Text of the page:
UK CD Market Slowing Digital Sales Soar

London, UK (July 11, 2007)--New figures released by UK record labels association the BPI indicate that 90 percent of all singles are now sold through online and mobile platforms, while digital album sales are beginning to have a significant impact on the albums market.
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London, UK (July 11, 2007)--New figures released by UK record labels association the BPI indicate that 90 percent of all singles are now sold through online and mobile platforms, while digital album sales are beginning to have a significant impact on the albums market.

With 60 million album sales in the first half of 2007, the UK market remains strong, with 96.5 percent of these albums sold as physical product. Sales of CD albums reached almost 58 million in the first half of 2007, an increase of 32 percent in 10 years; nonetheless, over-the-counter CD sales slipped by 10 percent during the first half of 2007, dropping to 57.9 million units sold. Despite that news, UK music fans remain the biggest CD buyers per head in the world, annually buying more than 150 million units for four years running.

The first half of the year saw digital album sales grow rapidly, thanks to innovative marketing and retail campaigns, according to the BPI. Sales soared to more than 2.1 million units during the first half and passed the 100,000 weekly sales mark for the first time in June. This has offset 23 percent of the drop in CD album sales.

Many consumers still prefer the convenience and value for money offered by compilation CDs, sales of which increased by 2.6 percent in the first six months of the year. Now That's What I Call Music 66 entered the UK chart at number 1 and is the second best-selling album of the year, after Back To Black by Amy Winehouse.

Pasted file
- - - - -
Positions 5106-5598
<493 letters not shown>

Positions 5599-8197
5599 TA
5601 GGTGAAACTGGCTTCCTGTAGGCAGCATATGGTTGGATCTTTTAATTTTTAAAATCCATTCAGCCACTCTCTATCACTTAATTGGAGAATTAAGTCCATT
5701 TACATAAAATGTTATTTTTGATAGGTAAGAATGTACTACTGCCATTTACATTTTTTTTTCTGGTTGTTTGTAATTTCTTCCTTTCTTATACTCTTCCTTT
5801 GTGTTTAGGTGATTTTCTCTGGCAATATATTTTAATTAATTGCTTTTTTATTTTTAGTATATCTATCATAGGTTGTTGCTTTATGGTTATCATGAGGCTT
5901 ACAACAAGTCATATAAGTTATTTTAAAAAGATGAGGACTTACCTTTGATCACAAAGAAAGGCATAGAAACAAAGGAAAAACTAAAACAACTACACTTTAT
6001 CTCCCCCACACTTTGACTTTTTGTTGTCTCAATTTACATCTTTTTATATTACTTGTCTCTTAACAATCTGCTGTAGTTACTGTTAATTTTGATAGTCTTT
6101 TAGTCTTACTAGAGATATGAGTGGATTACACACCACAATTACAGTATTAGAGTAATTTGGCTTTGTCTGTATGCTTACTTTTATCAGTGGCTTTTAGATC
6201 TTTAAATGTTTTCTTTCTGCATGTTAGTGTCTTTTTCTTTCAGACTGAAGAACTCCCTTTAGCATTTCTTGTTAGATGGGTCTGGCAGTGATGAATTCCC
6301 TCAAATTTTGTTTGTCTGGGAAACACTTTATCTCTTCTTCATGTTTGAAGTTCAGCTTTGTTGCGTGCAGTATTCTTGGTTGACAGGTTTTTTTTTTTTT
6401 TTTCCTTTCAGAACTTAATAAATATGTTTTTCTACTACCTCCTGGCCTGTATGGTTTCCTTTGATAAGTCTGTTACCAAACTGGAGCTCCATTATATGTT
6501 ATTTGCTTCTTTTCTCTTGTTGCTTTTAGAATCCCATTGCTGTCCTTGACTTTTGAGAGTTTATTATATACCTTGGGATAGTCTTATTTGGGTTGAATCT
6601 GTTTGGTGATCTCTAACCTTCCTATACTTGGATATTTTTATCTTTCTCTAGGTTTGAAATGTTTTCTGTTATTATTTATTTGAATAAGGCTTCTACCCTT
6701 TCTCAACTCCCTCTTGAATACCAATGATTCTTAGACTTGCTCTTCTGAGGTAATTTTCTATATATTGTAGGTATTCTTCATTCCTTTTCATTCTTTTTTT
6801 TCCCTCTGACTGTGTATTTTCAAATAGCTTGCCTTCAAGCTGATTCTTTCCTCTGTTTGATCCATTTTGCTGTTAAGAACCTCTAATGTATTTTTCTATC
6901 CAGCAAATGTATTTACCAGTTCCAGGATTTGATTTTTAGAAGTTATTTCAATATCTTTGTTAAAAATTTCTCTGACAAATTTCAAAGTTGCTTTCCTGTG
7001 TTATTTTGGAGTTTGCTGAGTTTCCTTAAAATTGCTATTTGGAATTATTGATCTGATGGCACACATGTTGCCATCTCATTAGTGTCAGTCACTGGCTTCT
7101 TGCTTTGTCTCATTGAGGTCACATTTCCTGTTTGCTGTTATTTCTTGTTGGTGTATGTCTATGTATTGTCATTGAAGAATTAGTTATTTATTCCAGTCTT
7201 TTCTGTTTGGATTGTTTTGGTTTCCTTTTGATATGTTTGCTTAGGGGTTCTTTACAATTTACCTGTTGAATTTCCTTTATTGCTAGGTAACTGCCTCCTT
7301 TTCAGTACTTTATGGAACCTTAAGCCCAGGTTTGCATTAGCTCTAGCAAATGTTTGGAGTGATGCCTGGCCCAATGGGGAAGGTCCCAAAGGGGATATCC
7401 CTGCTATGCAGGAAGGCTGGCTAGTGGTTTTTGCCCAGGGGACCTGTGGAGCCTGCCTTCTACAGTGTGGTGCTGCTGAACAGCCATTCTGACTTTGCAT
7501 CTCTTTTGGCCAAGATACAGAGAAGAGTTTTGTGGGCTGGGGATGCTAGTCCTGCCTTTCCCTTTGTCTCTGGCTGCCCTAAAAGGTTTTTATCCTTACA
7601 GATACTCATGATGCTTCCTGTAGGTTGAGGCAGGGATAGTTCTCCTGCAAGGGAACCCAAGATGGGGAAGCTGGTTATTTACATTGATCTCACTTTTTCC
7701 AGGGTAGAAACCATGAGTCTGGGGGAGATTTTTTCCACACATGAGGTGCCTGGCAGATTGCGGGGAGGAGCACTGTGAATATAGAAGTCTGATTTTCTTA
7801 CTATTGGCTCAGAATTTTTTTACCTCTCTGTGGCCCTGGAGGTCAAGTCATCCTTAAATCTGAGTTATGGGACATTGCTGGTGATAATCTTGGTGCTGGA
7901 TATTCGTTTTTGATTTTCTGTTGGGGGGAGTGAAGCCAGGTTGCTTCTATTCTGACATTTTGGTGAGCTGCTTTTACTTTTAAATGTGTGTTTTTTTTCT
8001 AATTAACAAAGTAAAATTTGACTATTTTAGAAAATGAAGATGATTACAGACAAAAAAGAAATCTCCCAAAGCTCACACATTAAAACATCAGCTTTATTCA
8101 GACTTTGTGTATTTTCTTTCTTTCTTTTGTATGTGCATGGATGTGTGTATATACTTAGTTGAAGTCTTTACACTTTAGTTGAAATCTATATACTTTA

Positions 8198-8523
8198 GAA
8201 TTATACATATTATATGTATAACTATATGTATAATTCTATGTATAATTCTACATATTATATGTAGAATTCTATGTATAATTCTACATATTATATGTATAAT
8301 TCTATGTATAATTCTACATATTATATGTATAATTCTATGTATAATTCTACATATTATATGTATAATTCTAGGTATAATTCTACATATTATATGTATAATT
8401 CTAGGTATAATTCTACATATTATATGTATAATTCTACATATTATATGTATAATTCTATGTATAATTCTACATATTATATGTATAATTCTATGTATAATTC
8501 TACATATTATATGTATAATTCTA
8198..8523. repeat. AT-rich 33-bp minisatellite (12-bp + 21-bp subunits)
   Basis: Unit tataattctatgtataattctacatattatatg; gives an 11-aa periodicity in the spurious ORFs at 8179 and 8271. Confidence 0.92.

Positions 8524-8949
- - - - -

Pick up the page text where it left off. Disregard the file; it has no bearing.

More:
The continued growth in digital helped the overall market for singles increase by 29 percent across all formats. The 36.4 million downloads sold in the first half of 2007 represented a 49.9 percent increase on the first half of 2006, and by June digital formats were accounting for 90.1 percent of all singles sales in the UK.

The long tail effect is clearly visible in digital. Last week more than 198,000 different titles were sold digitally from the 4 million-plus tracks available and the Top 40 accounted for just 12.6 percent of all single track downloads sold in the first half.

Sales of CD singles fell, but there was a further revival in seven-inch vinyl. Sales were up by 12.9 percent in the first half led by the best seller, the White Stripes' "Icky Thump."

The BPI
www.bpi.co.uk